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The Implicit flow or the Authorization Code flow. The other flows aren’t really suitable for mobile apps (or browser apps involving JavaScript code), since this means that there will be client secrets hidden inside the app, and they involve dealing with a user’s password in the app itself instead of handing that off to an Identity Provider. The Client Credentials flow is typically used for service-to-service communication, usually on behalf of the user.

Xamarin.Auth provides some nice API’s to easily initiate a login sequence, using a web view that follows all the redirects that are part of the OAuth flow, to obtain an access token (or authorization code).

Memory Management Issues
The most interesting part of today was about diagnosing and dealing with Memory Management Issues. I actually learned a lot about how both the Xamarin.iOS and Xamarin.Android frameworks work in terms of memory allocation. It’s important to understand that in both cases, you are always dealing with native objects, managed peers and a binding layer in between, provided by Xamarin. At least, for those objects that are actual native platform classes.

Under the hood, there are some intricacies to be aware of. For example: in order for iOS’s reference counting mechanism to work, you have to be very careful to release references to native objects, for example by making sure to always unsubscribe from event handlers. For Android, it’s important to realise that you’re working with two Garbage Collectors: the Mono one and the one in the Android Java VM. There are a lot of details, but there is some nice guidance up on the Xamarin Developer site about this [iOS] [Android].

You can prevent a lot of memory issues by following a couple of important guidelines. Also the Xamarin Profiler is a great tool for diagnosing possible memory leaks.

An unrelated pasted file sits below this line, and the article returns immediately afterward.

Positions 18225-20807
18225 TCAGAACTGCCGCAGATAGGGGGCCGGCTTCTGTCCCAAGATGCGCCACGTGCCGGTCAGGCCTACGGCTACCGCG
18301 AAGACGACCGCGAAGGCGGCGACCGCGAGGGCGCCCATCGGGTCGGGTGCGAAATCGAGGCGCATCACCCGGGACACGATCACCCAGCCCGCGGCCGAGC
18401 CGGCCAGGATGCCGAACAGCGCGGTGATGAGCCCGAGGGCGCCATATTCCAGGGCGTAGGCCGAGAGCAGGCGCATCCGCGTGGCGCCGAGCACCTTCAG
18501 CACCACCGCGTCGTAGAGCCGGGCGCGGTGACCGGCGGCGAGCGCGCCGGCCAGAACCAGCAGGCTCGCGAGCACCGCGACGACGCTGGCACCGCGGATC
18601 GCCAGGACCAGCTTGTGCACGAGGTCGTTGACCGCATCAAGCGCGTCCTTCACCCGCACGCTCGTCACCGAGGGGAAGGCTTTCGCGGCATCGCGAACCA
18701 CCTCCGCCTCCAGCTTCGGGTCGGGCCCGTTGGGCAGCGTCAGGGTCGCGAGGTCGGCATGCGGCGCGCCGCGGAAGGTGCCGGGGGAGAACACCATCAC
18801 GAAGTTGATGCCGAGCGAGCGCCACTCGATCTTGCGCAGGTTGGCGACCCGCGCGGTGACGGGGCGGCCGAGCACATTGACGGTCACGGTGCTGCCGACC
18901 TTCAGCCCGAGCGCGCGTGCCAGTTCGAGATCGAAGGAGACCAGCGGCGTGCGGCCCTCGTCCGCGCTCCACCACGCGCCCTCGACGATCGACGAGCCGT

Lots of excitement for the opening of the Darwin Lounge at #XamarinEvolve

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Darwin Lounge
As for the (other) fun part of Evolve: the Darwin Lounge was opened this evening, accompanied by a huge buffet and a nice range of tasting stands for artisanal chocolate, local beers and hipster coffee 🙂 This tweet sums up how I felt this evening:

It’s no secret that I’m an avid foodie, so suffice to say that I was in seventh heaven when it comes to the food that was served here. This means that you have to sit through my Instagram food porn pictures now:

Excellent chocolate. The Phillipines one is a clear winner #food #XamarinEvolve

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I expected to visit a mobile dev conference but instead I've come into food discovery heaven. #XamarinEvolve #coffee

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Great hipster pour-over coffee at #XamarinEvolve

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Hmm, macarons #XamarinEvolve #food

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Beer tasting at #XamarinEvolve. Local beer from Orlando Brewery. Good stuff.

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So… Xamarin sure knows how to throw a party 🙂 Of course, the Darwin Lounge at Evolve is mainly about cool geek stuff and tech inspiration. There’s lots of that going on as well. Lots of IoT stuff, drones flying around, etcetera. Check out the Twitter timeline for #XamarinEvolve for a great impression of the fun things out there.